Picture this: Someone who listens, without even the smallest ounce of judgment. Someone who makes you feel good about yourself. Someone who is there any time of day or night. Sounds like the perfect best friend, doesn’t it?
Now picture this: that someone is a robot.
This is a reality for hundreds of thousands of people throughout the globe, all thanks to Eugenia Kuyda, an AI specialist who originated from Moscow. She created an application that used varying levels of artificial intelligence to talk to you. Most bots are used to speak to make companies more efficient, but this one was created to listen.
The story behind the robot best friend
The idea for the bot, however, came not only from a spark of genius but a tragedy. Kuyda’s best friend, Roman, passed away in a tragic accident, and after a while she found herself struggling to remember him. In the end, she ended up going back through their old messages. This gave her the idea: why not try and reconstruct Roman from his digital remains? She decided to create a bot that was, in essence, him.
She collated a digital trail of his messages and emails from everyone Roman was close with and fed it all into an AI program that she had built initially for regular chatbots. The program not only learnt about Roman, it learnt to talk and write like him. Kuyda would message the Roman bot, and he would respond just like the real thing. For her, it was a place she could say the things she never got the chance to.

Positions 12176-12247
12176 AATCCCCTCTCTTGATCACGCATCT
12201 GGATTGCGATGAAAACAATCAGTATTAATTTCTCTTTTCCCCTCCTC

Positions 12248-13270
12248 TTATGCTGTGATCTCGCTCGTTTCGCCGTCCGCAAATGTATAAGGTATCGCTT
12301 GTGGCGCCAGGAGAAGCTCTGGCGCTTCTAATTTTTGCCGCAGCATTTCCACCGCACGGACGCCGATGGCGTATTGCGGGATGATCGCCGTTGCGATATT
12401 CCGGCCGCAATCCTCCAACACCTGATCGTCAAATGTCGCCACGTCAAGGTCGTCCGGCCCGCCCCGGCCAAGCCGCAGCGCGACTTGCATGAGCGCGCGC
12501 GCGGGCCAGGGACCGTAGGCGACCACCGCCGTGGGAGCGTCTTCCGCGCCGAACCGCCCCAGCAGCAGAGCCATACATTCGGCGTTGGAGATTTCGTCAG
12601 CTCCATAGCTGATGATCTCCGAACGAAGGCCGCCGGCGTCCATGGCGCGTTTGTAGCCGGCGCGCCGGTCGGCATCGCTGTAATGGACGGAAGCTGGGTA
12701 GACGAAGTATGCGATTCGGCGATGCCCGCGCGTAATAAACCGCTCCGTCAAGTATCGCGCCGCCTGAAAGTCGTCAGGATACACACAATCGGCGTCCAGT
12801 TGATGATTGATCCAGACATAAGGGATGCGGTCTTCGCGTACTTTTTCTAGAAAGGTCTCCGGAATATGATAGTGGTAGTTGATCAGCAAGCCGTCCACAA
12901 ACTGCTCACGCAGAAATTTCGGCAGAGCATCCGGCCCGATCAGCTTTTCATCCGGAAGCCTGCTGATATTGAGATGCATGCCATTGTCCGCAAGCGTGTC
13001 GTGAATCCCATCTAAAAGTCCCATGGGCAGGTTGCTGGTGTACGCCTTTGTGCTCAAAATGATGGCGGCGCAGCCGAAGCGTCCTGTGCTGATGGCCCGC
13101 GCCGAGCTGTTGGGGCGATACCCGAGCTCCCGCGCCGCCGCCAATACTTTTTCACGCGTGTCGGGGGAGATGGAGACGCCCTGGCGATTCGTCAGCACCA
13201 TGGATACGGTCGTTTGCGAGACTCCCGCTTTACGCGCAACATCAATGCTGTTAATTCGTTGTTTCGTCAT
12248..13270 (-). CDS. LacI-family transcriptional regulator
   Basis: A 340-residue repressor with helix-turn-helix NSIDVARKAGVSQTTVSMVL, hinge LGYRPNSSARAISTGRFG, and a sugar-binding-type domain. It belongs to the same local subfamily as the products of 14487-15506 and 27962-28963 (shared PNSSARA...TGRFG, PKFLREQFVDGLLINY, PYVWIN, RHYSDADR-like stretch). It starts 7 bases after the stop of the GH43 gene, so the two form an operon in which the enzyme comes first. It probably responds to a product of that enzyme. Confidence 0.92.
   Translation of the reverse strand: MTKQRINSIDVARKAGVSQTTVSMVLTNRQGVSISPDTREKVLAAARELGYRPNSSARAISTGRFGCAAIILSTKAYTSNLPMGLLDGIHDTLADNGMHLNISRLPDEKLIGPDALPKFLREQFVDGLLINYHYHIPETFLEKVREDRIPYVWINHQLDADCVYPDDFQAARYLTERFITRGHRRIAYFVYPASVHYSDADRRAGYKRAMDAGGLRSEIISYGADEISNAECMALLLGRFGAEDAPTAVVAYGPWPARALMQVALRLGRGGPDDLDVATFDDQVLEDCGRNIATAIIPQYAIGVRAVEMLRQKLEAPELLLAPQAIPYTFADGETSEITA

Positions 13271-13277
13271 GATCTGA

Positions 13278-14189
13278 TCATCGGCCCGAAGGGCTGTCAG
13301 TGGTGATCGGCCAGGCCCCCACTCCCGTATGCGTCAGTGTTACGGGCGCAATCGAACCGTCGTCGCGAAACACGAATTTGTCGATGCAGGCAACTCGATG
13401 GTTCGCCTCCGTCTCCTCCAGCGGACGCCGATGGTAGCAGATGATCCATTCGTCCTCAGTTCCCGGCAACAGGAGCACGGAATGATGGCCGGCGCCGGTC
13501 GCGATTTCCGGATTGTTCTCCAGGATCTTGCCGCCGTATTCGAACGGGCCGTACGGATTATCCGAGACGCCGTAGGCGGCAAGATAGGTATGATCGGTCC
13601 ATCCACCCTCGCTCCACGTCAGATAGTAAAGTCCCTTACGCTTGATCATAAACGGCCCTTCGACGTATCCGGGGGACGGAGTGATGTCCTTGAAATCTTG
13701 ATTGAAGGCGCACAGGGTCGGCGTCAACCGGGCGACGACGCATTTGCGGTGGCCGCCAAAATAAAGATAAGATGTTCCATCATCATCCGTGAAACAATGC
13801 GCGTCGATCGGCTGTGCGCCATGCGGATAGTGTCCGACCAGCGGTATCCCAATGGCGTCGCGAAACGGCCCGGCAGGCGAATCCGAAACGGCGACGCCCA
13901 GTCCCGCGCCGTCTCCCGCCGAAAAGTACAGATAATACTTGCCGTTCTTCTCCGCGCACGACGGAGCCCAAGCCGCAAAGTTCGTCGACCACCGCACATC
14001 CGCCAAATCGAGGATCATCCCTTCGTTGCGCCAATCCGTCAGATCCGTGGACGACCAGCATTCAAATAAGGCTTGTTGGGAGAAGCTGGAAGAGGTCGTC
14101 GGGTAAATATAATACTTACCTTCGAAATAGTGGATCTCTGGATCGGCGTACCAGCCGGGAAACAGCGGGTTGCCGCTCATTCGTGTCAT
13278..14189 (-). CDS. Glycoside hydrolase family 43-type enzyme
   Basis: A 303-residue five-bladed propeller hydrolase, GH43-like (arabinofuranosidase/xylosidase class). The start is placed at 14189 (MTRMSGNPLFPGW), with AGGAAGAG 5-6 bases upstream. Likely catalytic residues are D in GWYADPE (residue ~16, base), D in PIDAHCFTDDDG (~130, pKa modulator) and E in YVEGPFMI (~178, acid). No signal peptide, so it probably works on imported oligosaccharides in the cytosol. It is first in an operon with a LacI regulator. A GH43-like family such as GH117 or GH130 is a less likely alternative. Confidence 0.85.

She decided to open Roman up for her friends to use, and found that they didn’t just want to hear about Roman, they wanted to talk about themselves. They actually opened up to the Roman bot in profound ways, about things that Eugenia herself didn’t even know about.
The birth of Replika
From here, Replika was born. It was the same idea behind the Roman bot, except it was unique to each user. Kudya wanted to recreate conversations that people would have with a best friend, a psychiatrist or a mentor: talks about themselves. Replika learns from the conversations the user has with them, so can relate back to the user.
What was found was that a lot of people are much more comfortable opening up to a machine about vulnerable subjects. People have admitted to talking to Replika about divorce, relationships and sexual assault.
In some ways, Replika fills a void for many people.
We’d be lying if we said we’ve never zoned out of a conversation with our friend droning on about the same problems. Replika appears to understand our problems and listens. The issue with this, however, is that people get attached, and even reliant on this machine. They forget that they’re not talking to a human.
The reality is, people need human interaction. Replika, although great if used wisely, has the potential to become extremely problematic. Imagine a world with no human interaction whatsoever. Yep, it scares me too.